Because it takes time to achieve a proficient level of Spanish most foreigners who need to work will choose an area that has a good percentage of people who speak their home language.
If your dream is to live and work on the coast of Spain then a sound strategy would be to research which areas have the largest numbers of people from your home country as you will inevitably rely on them for work or to get your business off the ground.
For more tips and strategies see our article about Starting a Business on the Sunny Shores of Spain:

Summary of the main areas of coastal Spain with a large expat community, stronger economy, and better prospects for work or entrepreneurship.

  1. The areas south of Malaga and including Torremolinos, Benalmádena, Fuengirola, and Marbella.
  2. The areas including Torrevieja and Orihuela Costa. (Vilamartin, Playa Flamenca, La Zenia, Cabo Roig, San Miguel de Salinas, Campoamor, and Torrevieja City.)
  3. The areas north of Torrevieja. (Quesada, Rojales, Guardamar, Torre la Mata, Los Montesinos, and Torrevieja City.)
  4. The northern residential areas of Alicante City and including Playa San Juan, Cabo de las Huertas, Muchavista, and El Campello.
  5. The Northern Costa Blanca stretching from Benidorm in the South to Denia in the North.
  6. The areas south of Barcelona City and including Sitges, Castelldefels, Gavá, and Viladecans.
  7. The central Costa Brava including Palafrugell, Begur, and Palamós. (A smaller area with a focus on Quality rather than quantity.)

Social Life

Without a doubt, out of the entire planet, you will be hard pressed to find a culture that enjoys fiestas and social gatherings more than the people in Andalucia. The Andalucians are very welcoming and warm people. This is the region in Spain where it is the easiest to make friends. People have time for one another, and arguably the most important things in life. Before long you will find yourself with a good group of friends.

In all of the other coastal regions, including Alicante and Valencia, we found it relatively easy to make friends and as foreigners, we always felt welcome.
For us, the toughest region to make friends and feel at home was Cataluña. We found it to be the most insular province in Spain. This is something you have to really take seriously if you are considering the Costa Brava or the areas south of Barcelona.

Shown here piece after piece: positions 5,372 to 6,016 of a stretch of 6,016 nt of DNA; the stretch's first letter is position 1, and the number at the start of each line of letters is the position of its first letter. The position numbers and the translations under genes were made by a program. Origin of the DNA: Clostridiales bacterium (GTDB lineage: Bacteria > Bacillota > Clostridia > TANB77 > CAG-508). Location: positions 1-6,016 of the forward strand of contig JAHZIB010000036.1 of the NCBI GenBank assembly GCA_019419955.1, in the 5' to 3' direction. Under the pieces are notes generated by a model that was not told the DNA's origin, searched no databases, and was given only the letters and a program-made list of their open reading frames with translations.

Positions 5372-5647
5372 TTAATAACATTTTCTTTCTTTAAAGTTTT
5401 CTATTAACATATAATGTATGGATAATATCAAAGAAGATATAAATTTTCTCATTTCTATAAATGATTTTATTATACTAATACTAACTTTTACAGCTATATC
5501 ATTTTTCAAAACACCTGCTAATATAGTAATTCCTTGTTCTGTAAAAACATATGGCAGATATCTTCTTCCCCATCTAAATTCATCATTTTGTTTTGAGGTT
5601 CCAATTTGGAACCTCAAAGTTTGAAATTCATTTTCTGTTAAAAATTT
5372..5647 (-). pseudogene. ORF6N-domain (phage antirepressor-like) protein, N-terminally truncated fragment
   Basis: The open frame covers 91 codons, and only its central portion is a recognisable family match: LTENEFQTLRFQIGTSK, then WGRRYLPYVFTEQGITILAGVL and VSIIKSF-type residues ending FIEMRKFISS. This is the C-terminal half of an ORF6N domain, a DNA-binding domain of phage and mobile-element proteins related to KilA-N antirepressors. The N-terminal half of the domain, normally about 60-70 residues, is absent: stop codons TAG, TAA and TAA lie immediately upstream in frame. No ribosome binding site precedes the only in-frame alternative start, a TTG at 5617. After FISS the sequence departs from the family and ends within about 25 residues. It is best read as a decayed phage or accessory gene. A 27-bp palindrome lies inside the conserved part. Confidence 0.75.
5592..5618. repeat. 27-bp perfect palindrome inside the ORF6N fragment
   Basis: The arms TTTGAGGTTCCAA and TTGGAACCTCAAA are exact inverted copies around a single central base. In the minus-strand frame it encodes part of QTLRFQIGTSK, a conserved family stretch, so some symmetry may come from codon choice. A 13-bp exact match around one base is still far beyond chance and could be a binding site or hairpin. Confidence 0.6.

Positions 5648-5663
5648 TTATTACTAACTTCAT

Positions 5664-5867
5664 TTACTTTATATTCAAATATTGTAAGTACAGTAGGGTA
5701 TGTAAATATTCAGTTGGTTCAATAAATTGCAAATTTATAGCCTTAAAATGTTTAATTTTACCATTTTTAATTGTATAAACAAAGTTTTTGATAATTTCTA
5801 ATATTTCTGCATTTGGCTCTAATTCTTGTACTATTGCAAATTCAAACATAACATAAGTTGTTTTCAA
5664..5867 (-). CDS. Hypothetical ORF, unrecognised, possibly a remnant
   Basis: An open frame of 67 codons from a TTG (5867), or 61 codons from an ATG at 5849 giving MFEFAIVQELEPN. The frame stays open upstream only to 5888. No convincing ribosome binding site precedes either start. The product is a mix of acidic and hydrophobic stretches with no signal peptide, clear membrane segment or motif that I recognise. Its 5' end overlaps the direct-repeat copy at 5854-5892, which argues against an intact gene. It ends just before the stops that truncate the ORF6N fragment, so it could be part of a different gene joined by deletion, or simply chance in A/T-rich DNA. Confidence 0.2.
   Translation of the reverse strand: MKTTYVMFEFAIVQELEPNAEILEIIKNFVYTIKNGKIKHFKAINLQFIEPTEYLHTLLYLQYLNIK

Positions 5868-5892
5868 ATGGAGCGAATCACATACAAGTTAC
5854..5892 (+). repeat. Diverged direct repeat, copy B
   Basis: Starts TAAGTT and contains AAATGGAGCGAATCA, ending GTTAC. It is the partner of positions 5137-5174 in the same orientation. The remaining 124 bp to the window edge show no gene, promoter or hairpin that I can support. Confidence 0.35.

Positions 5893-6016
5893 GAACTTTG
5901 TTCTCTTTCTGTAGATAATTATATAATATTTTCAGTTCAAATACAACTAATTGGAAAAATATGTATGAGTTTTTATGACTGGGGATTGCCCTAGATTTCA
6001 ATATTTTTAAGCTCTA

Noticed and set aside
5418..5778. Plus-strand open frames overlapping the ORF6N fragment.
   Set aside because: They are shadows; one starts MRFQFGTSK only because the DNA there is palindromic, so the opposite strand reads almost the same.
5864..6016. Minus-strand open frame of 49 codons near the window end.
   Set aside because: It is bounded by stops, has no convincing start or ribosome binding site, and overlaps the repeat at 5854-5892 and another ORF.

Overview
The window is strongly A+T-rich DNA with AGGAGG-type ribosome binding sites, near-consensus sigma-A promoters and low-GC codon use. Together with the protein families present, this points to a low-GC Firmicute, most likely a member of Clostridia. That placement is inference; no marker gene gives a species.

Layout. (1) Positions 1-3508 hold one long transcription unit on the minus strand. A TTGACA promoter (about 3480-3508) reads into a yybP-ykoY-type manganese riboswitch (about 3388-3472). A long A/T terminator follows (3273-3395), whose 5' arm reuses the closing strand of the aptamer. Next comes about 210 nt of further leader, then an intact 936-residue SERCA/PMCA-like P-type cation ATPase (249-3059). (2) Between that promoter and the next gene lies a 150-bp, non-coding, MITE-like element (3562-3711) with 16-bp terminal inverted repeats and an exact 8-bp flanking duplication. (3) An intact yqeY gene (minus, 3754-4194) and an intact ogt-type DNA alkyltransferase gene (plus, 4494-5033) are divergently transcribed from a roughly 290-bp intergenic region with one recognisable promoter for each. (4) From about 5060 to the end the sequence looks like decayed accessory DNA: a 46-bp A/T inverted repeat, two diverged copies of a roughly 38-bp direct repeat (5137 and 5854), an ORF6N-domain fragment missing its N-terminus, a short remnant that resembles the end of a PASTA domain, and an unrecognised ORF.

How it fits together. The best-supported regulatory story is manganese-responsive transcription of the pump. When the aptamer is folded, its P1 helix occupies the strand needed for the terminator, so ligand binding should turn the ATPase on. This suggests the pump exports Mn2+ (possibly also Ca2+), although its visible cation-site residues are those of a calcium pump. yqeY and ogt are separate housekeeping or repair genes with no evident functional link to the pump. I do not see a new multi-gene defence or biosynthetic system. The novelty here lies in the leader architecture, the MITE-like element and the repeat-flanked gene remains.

Noise and consideration for others

Unfortunately, all those fiestas and social gatherings in Andalucia come at a price. You will definitely want to be living in a freestanding villa, and not in an apartment block. Your quality of life will differ vastly depending on your accommodation. And you will want to steer clear of holiday complexes, especially holiday complexes with swimming pools. Don’t be fooled by how quiet and serene they are outside of summer. You have been warned.


From Cadiz province, across to the Costa del Sol, through Murcia, and to the Northern Costa Blanca the climate is truly spectacular.
Because the Mediterranean (and the Atlantic in the case of Cadiz province) regulates coastal temperatures you have the advantage of very mild winters.
In the far southern parts of Andalucia (Tarifa, Estepona, Mojacar) February is the only really chilly month.
In the Northern Costa Blanca, the months of January and February are usually the coldest but by March you are already welcoming warmer temperatures.
Summers can stretch on to November with many people still bathing in the sea and enjoying sunny days at the beach. And in the southernmost regions, there are many fine beach days in December and March.
In the southernmost regions from mid-July to the end of August, the heat and humidity can be stifling and uncomfortable. In fact, many expats choose this period to get away and visit family in Northern Europe.

Culture, recreation, amenities, and convenience

The Costa Blanca is the coastal area that boasts the most choices for arts and activities. It offers an array of concerts, shows, live music, art exhibitions, and a smorgasbord of outdoor activities.
The two nearby cities of Alicante and Valencia offer a plethora of world famous fiestas and events, including the Volvo Ocean Race, the Fallas in Valencia, the Bonfires of Saint John (Hogueras de Alicante), and The Tomatina (tomato throwing festival) to name just a few.